Allogeneic transplantation: peripheral blood vs. bone marrow.

Publication Type:

Journal Article


Current opinion in oncology, Volume 24, Issue 2, p.191-196 (2012)


2012, Bone Marrow Transplantation, Center-Authored Paper, Clinical Research Division, Consortium Authored Paper, Graft vs Host Disease, Granulocyte Colony-Stimulating Factor, Hematologic Neoplasms, Humans, January 2012, Peripheral Blood Stem Cell Transplantation, Randomized Controlled Trials as Topic, Recombinant Proteins, T-Lymphocytes, Transplantation, Homologous, Unrelated Donors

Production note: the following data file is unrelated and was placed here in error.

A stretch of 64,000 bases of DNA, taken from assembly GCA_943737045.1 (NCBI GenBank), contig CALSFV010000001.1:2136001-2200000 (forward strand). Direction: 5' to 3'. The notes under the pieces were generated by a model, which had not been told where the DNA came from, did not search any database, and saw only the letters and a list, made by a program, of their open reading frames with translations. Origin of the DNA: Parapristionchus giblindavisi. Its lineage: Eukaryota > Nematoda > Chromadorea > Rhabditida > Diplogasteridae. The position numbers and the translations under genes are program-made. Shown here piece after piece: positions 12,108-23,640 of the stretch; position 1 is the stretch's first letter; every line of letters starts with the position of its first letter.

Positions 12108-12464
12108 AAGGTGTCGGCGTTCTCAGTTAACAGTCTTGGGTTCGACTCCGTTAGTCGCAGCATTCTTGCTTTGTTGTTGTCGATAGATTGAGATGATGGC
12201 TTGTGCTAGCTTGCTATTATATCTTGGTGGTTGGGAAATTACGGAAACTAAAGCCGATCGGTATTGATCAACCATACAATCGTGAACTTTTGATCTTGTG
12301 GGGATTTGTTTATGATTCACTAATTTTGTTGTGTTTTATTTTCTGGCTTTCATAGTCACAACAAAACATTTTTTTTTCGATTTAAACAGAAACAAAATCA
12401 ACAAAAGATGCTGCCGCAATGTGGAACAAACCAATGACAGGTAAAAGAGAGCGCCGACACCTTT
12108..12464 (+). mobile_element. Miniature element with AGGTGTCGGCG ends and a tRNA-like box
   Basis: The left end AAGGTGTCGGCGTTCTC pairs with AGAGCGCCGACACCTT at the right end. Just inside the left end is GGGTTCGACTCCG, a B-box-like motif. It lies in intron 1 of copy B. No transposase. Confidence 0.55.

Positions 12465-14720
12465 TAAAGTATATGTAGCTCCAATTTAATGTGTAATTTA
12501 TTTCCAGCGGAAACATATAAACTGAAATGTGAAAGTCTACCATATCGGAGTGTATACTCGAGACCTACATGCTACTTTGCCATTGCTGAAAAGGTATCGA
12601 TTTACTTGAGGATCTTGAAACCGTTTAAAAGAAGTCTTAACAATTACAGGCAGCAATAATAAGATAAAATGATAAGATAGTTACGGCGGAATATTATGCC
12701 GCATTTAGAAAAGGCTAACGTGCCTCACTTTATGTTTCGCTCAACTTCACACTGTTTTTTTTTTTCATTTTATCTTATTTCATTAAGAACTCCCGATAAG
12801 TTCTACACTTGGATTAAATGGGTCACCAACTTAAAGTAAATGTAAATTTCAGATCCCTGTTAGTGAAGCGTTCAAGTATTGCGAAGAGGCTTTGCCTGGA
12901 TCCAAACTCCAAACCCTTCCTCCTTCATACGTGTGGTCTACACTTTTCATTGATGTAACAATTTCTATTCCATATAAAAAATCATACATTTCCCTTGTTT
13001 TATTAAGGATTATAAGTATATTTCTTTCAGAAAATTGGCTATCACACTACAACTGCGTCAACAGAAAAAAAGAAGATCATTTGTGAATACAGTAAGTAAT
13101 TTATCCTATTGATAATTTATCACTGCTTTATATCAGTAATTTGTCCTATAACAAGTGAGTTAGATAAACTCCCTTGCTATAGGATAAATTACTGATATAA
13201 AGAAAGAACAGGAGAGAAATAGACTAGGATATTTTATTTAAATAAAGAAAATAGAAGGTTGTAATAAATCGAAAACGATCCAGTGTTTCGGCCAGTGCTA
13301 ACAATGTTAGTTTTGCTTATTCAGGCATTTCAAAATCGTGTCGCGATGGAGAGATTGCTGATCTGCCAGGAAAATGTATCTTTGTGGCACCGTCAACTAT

PURPOSE OF REVIEW: Peripheral blood stem cells (PBSCs) have been widely adopted as a source of stem cells for allogeneic transplantation, although controversy remains regarding their role compared to the use of bone marrow. RECENT FINDINGS: Ten-year follow-up has been reported from several large randomized trials and a recently completed trial using unrelated donor stem cells has been reported. In addition, two meta-analyses have been reported from the findings of a number of randomized studies. Several studies indicate that PBSCs confer survival advantages over bone marrow with matched sibling donors for most disease categories except where the risks of disease recurrence within the first year are low, but with the extra risk of more chronic graft-versus-host disease (GVHD). Using PBSCs from unrelated donors does not appear to be more beneficial than bone marrow, but with early follow-up. New strategies for rapid mobilization of PBSCs from normal donors using plerixafor have been reported. Early studies suggest that filgrastim-stimulated bone marrow may confer some of the advantages of PBSCs without the risks of chronic GVHD. SUMMARY: PBSCs are a preferred source of stem cells for many types of allogeneic transplant, in which matched related donors are available. Whether the same benefits accrue from unrelated donors will require further follow-up.